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Keeping Up with the Joneses (2016)

PG-13 | | Action, Comedy | 21 October 2016 (USA)
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A suburban couple becomes embroiled in an international espionage plot when they discover that their seemingly perfect new neighbors are government spies.

Director:

Greg Mottola

Writer:

Michael LeSieur
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Popularity
2,708 ( 22)
3 nominations. See more awards »

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Cast

Cast overview, first billed only:
Zach Galifianakis ... Jeff Gaffney
Isla Fisher ... Karen Gaffney
Jon Hamm ... Tim Jones
Gal Gadot ... Natalie Jones
Patton Oswalt ... Scorpion
Ming Zhao ... Scorpion's Girlfriend
Matt Walsh ... Dan Craverston
Maribeth Monroe ... Meg Craverston
Michael Liu ... Yang
Kevin Dunn ... Carl Pronger
Dayo Abanikanda ... Cool Man
Henry Boston ... Patrick
Jack McQuaid Jack McQuaid ... Mikey
Bobby Lee ... Ricky Lu
Ying He Ying He ... Mrs. Lu
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Storyline

A suburban couple becomes embroiled in an international espionage plot when they discover that their seemingly perfect new neighbors are government spies.

Plot Summary | Plot Synopsis

Taglines:

There Blows The Neighbourhood See more »

Genres:

Action | Comedy

Motion Picture Rating (MPAA)

Rated PG-13 for sexual content, action/violence and brief strong language | See all certifications »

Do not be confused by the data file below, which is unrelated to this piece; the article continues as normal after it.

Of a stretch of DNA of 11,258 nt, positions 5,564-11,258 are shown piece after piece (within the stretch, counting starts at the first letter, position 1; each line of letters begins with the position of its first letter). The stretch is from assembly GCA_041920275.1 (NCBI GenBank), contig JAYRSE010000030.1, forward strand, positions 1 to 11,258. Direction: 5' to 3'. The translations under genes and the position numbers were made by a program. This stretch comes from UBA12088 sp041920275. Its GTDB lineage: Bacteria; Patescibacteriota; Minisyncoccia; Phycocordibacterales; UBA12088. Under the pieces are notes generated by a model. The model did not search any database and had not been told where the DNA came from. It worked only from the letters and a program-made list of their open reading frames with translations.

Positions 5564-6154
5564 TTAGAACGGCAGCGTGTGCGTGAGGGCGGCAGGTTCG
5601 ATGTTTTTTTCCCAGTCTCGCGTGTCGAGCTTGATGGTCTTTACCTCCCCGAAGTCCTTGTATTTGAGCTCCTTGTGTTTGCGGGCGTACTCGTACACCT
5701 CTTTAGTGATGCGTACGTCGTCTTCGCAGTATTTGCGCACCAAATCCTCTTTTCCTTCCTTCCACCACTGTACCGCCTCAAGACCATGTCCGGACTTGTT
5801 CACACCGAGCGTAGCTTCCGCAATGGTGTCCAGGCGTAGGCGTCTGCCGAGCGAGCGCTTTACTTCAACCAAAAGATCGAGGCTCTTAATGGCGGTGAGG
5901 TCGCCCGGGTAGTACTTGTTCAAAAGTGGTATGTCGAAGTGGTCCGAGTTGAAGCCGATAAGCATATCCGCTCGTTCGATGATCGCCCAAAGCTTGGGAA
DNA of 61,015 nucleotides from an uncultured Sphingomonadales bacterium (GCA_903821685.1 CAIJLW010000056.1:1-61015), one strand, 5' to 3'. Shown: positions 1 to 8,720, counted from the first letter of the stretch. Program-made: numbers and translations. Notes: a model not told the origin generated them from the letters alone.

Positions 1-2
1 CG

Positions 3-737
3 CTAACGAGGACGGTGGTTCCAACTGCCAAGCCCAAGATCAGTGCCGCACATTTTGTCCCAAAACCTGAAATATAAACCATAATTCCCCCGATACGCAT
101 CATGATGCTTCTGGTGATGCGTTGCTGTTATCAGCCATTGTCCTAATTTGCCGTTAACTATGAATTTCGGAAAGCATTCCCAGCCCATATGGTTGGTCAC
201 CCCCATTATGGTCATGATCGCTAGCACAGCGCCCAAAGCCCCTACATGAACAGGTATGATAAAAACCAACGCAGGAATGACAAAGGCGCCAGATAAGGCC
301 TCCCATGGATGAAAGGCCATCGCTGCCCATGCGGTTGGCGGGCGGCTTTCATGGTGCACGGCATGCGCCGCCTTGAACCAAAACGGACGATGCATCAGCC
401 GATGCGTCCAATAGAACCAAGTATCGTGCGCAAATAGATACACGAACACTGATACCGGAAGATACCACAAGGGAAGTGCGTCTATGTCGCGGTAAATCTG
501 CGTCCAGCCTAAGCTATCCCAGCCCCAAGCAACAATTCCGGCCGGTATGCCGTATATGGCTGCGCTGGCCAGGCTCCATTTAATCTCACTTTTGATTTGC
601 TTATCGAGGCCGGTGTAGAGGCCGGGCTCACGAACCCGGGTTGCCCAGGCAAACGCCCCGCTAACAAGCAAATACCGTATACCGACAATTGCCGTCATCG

Parents Guide:

View content advisory »
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Details

Country:

USA

Language:

English | Hebrew | Mandarin

Release Date:

21 October 2016 (USA) See more »

Also Known As:

Keeping Up with Jones See more »

Filming Locations:

Atlanta, Georgia, USA See more »

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Box Office

Budget:

$40,000,000 (estimated)

Opening Weekend USA:

$5,461,475, 23 October 2016, Wide Release

Gross USA:

$14,896,798, 23 December 2016

Cumulative Worldwide Gross:

$28,939,621, 26 December 2016
See more on IMDbPro »

Company Credits

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Technical Specs

Runtime:

Color:

Color

Aspect Ratio:

2.39 : 1
See full technical specs »
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Did You Know?

Trivia

Producers Walter F. Parkes and Laurie MacDonald sparked to the idea of a suburban couple, who, as Parkes said, "desperately wants to be friends with their neighbors. This connection provides a recognizable and emotional foundation for a high-concept comedy - that the film wasn't just about playing the gag." See more »

Goofs

Near the end of the movie, after "The Scorpion" blows up, the aerial shot of the top of the hotel and there is no helicopter pad or helicopter on the roof. A henchman had previously said "The chopper is ready boss" as he came down from the roof. See more »

Quotes

Jeff Gaffney: Okay, can you guys tell us anything at all?
Natalie Jones: I'm not Greek. I'm Israeli.
Karen Gaffney: Ex-Mossad?
Natalie Jones: Can't tell you.
Karen Gaffney: Come on. Are you guys even married? Can you even tell us that?
[Tim and Natalie look at each other]
Tim Jones: Yes. That actually you can't fake.
Jeff Gaffney: But that's it? Everything else was a lie?
[Tim shrugs while drinking coffee]
Jeff Gaffney: I mean, 'cause I think when you told me that you hated your job, that seemed real. I mean, from an HR perspective. That seemed real.
[...]
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Connections

References Neighbors (1981) See more »

Soundtracks

CAN YOU DO THIS
Written by Aloe Blacc, DJ Khalil (as Khalil Abdul-Rahman), Chin Injeti (as Pranam Injeti) and Daniel Tannenbaum
Performed by Aloe Blacc
Courtesy of Interscope Records
Under license from Universal Music Enterprises
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User Reviews

 
Mr and Mrs Jones
20 October 2016 | by ferguson-6See all my reviews